As an aspiring doctor, Caroline Crawford isn’t the squeamish type. So she had no problem watching her first surgery being performed.
That the surgery was performed on her made the experience more than a little unusual.
Crawford, a junior middle blocker for the University of Wisconsin volleyball team, underwent surgery on her right pinky just over three weeks ago after having it broken in the match at Illinois on Nov. 3.
Crawford went up for a block and an Illinois player — “I don’t want to say who it was to give her the satisfaction of knowing she broke my finger,” she says — and it didn’t take a pre-med student to know it was serious. First, there was the pain, somewhere between 8 and 9 on the scale of 1-10. All it took was one look to know it was broken.
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“I came down and it was horizontal,” Crawford said.
X-rays confirmed the break. And, of course, she studied the X-ray. “A bone with a giant slit through the middle and a bunch of different shards going up the shaft,” she said.
Her prospects at that moment didn’t look good.
“I thought the worst case scenario was that I wouldn’t play again this season,” Crawford said.
But then she was told that with surgery there was a chance should could return to the lineup in a couple weeks. That would put her on track to get back in time for the last week of the Big Ten season and the showdown matches against Nebraska and Ohio State.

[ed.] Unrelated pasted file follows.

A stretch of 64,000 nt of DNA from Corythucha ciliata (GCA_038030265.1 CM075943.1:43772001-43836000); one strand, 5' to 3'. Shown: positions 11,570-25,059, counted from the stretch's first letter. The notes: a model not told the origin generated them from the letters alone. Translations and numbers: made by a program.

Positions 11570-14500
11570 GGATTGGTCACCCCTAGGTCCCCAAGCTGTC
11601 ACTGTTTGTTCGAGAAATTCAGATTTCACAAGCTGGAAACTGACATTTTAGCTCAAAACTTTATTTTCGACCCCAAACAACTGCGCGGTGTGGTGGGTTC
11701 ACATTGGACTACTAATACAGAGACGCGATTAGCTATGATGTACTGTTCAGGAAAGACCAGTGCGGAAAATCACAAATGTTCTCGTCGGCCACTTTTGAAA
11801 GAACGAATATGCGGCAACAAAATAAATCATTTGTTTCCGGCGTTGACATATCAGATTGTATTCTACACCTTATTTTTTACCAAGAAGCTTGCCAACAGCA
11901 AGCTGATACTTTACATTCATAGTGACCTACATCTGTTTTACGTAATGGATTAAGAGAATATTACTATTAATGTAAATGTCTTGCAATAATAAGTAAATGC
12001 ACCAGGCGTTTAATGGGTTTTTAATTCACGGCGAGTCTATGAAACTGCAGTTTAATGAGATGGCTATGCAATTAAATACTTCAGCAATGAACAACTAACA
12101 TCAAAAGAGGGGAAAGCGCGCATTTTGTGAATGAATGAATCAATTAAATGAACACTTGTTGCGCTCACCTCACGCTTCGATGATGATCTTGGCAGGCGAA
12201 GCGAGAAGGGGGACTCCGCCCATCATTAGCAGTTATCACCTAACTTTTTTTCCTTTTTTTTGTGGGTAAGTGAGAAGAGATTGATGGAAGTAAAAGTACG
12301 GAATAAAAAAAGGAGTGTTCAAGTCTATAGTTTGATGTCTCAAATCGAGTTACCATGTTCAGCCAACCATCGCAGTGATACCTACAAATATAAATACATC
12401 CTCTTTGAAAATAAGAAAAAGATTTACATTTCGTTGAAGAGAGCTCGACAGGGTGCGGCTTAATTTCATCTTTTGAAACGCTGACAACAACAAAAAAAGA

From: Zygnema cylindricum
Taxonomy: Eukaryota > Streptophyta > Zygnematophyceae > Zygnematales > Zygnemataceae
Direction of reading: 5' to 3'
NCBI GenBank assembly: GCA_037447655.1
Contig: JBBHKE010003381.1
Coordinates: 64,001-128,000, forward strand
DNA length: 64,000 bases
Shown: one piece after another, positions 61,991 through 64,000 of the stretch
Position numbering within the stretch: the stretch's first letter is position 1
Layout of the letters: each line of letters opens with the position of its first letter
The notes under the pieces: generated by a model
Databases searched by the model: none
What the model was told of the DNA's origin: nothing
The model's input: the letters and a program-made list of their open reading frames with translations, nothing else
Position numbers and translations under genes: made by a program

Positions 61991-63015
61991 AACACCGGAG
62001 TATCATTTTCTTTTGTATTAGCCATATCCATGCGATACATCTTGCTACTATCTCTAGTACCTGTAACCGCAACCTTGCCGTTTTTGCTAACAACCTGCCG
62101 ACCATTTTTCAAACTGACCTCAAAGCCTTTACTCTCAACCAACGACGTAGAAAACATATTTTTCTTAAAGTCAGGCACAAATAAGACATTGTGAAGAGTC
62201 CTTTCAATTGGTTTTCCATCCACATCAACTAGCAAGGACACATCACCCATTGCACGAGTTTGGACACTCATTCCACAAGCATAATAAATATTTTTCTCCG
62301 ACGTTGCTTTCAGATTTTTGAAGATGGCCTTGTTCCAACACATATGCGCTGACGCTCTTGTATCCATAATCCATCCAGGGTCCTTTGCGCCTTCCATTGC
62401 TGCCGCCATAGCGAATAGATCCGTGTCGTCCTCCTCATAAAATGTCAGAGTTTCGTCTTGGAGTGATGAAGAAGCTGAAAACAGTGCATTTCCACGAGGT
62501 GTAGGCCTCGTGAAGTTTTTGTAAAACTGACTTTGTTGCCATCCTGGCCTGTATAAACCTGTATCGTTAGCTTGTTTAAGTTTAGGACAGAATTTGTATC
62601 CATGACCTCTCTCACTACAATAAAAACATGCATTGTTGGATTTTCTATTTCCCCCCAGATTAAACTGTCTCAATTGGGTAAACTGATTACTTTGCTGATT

She couldn’t get to the operating room soon enough. And when she got there she passed on the anesthesia, opting just to have nerve block in her arm.
“I got to see my finger get cut open,” she said. “It was pretty cool. I like medicine and not many people get to say they sat in on their own surgery. So I thought I might as well try it. It was really cool. I couldn’t feel anything in my arm so from an observing standpoint, it didn’t bother me at all. I was just looking at a finger that was cut open.
“Everyone on the team thinks I’m crazy for watching my own surgery.”
It took a plate and nine screws to put the pinky back together again. Then she went about the rehab work, moving the finger forward and backward at each joint to speed the recovery. It may be a few months before the finger has full range of motion.
She also was told to keep the finger elevated to keep it from swelling.
“I never saw her with her hand down, ever,” coach Kelly Sheffield said.
Crawford’s trick was to hook her other fingers on her shirt collar to keep her hand up.
“The team liked to joke that I walked around doing the…
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